A school for guide dogs prepares the four-legged friends for the job of guiding blind riders. NY1's Jose Martinez filed the following report.
The subway platform isn't exactly a dog's world. It's crowded and loud, with trains roaring down the tracks.
However, it's also a good spot to learn whether Scooter is cut out to be a guide dog for a visually impaired person, or a "student," as they're known.
"We have a saying that New York City is the Mount Everest of guide dog work. So we bring our dogs down here, we watch them and their demeanor to tell us whether or not they're comfortable in this environment, and if they're not, then we don't place them with a student who may live in a metropolitan area," says Elizabeth Closmore, a puppy raiser who volunteers with Guiding Eyes for the Blind.
Closmore raised Scooter in Brooklyn since he was eight weeks old. She took him into the subway to train him through repetition, praise and treats.
Now that he is 18 months old, Scooter is starting more intensive training at the Westchester-based guide dog school before he can be paired with a blind person.
"Walking over grates, walking on unstable platforms, hearing noise, lots of people. Familiarizing them and making sure they have a really strong foundation is incredibly important," Closmore says.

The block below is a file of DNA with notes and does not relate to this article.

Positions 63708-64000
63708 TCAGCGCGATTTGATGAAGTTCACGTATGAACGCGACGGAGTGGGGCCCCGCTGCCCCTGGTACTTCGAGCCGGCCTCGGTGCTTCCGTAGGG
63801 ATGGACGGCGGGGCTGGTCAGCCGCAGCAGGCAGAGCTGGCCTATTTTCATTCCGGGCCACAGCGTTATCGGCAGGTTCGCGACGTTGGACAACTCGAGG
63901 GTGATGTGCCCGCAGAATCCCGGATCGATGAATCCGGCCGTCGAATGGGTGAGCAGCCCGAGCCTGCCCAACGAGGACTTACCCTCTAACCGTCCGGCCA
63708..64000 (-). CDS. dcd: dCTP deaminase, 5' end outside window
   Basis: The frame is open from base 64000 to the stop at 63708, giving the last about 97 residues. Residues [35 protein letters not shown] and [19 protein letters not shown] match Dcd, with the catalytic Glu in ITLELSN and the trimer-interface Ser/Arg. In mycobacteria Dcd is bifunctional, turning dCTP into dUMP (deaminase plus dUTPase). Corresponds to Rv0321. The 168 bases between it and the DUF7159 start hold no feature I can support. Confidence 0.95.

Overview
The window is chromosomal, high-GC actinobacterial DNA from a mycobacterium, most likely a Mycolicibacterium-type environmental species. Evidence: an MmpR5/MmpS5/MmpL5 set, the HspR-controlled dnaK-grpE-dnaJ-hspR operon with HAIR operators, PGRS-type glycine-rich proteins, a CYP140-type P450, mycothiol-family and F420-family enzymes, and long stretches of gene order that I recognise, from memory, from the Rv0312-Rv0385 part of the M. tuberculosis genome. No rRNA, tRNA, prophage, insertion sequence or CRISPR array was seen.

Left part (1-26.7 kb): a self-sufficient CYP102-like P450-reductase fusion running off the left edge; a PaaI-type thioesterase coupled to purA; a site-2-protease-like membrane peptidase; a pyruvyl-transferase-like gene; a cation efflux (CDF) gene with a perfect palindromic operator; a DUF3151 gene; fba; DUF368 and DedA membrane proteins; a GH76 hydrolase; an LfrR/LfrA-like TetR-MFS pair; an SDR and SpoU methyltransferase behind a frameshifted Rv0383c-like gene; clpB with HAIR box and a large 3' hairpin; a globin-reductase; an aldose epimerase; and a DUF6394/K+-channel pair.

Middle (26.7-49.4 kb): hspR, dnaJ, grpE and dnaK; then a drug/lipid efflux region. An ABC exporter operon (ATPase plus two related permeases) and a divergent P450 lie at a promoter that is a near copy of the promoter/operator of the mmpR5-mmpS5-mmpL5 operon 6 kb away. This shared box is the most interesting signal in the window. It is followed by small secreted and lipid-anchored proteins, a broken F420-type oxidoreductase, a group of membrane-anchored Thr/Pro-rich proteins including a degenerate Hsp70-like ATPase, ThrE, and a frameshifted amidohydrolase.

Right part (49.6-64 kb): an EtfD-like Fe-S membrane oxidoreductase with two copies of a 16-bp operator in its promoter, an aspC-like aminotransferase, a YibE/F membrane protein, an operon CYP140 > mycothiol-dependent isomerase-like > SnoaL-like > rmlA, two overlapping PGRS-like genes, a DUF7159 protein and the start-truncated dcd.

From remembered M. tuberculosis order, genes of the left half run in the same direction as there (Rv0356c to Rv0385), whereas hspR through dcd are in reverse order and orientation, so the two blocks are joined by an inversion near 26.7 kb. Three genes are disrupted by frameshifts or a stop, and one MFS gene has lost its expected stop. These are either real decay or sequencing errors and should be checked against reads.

If that's in a city where a guide dog's partner gets around on mass transit, then the pooch needs to get used to platform edges, walking on and off trains, and those commands and hand signals that keep them both safe.
The dog has to get familiar with station layouts, too.
"Let's face it. New York City has a lot of subway stations. You can't possibly know them all. But you do tend to travel on the same lines the majority of the time," says one subway rider.
It costs about $45,000 to raise, train and match a Guiding Eyes dog with a blind person. Currently, 51 dogs from Guiding Eyes live in the five boroughs.
As adorable as these pups might look, it's important for riders to remember never to give the dog a pet or any food once they're in service because they're trying to get somewhere on the train, just like the rest of us.